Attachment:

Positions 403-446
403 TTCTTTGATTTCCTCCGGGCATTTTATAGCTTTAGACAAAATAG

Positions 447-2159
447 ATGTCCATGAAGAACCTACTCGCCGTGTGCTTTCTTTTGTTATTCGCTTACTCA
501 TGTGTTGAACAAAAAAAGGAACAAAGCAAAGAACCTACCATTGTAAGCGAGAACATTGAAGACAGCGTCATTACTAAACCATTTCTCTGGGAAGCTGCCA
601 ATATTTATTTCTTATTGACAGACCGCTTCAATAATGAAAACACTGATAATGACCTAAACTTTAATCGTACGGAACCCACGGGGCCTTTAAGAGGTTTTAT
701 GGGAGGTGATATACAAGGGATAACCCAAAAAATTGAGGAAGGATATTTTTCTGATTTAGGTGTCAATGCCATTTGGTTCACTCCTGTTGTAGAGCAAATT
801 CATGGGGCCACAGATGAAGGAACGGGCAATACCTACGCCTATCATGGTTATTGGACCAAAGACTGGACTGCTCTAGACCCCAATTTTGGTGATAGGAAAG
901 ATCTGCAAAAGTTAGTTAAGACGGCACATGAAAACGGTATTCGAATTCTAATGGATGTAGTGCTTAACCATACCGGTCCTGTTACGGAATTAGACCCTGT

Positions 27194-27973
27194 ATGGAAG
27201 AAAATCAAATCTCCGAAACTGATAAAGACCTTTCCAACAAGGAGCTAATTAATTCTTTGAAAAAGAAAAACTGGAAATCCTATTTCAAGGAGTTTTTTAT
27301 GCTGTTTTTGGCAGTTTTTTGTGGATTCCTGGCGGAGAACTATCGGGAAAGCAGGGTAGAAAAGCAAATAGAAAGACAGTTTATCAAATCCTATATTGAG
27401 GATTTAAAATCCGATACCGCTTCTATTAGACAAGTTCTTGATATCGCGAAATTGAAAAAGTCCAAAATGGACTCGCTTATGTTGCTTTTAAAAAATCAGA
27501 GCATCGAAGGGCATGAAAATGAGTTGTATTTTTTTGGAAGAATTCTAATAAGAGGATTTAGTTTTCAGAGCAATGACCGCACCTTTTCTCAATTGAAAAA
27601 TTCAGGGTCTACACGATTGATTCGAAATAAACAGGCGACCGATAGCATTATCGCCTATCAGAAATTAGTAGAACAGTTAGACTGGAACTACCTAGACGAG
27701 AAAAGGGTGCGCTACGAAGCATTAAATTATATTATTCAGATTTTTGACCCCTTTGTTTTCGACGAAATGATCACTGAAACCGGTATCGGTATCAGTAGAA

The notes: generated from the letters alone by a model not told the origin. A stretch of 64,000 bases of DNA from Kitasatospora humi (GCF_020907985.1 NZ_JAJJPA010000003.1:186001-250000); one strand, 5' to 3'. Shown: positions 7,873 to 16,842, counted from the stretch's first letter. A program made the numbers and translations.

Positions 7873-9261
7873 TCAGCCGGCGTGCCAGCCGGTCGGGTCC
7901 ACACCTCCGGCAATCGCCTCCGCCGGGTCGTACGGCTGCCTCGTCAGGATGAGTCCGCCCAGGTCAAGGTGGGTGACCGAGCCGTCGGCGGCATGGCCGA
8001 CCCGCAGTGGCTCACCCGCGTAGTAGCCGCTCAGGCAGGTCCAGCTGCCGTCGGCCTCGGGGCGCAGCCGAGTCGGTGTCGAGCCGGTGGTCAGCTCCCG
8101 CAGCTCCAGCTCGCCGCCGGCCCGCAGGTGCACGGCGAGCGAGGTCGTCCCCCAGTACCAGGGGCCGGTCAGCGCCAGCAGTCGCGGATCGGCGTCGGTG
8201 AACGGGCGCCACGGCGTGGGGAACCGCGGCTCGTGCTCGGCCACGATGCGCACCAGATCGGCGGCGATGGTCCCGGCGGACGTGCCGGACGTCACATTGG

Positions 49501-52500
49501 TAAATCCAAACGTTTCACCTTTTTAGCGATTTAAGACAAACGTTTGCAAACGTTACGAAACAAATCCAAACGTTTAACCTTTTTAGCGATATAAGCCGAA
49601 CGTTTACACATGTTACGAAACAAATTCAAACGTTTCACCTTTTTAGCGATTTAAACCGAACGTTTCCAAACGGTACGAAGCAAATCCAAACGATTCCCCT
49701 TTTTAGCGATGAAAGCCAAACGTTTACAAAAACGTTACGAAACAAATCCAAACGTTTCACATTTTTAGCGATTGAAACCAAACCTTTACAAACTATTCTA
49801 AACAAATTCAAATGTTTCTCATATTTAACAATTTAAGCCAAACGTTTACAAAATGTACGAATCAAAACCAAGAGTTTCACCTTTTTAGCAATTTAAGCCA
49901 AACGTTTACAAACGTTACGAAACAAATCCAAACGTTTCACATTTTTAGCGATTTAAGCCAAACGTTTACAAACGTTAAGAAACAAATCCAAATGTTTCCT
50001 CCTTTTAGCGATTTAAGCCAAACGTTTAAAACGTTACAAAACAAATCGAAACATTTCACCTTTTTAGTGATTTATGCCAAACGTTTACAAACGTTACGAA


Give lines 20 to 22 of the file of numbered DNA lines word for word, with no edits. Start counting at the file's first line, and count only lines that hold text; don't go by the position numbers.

7873 TCAGCCGGCGTGCCAGCCGGTCGGGTCC
7901 ACACCTCCGGCAATCGCCTCCGCCGGGTCGTACGGCTGCCTCGTCAGGATGAGTCCGCCCAGGTCAAGGTGGGTGACCGAGCCGTCGGCGGCATGGCCGA
8001 CCCGCAGTGGCTCACCCGCGTAGTAGCCGCTCAGGCAGGTCCAGCTGCCGTCGGCCTCGGGGCGCAGCCGAGTCGGTGTCGAGCCGGTGGTCAGCTCCCG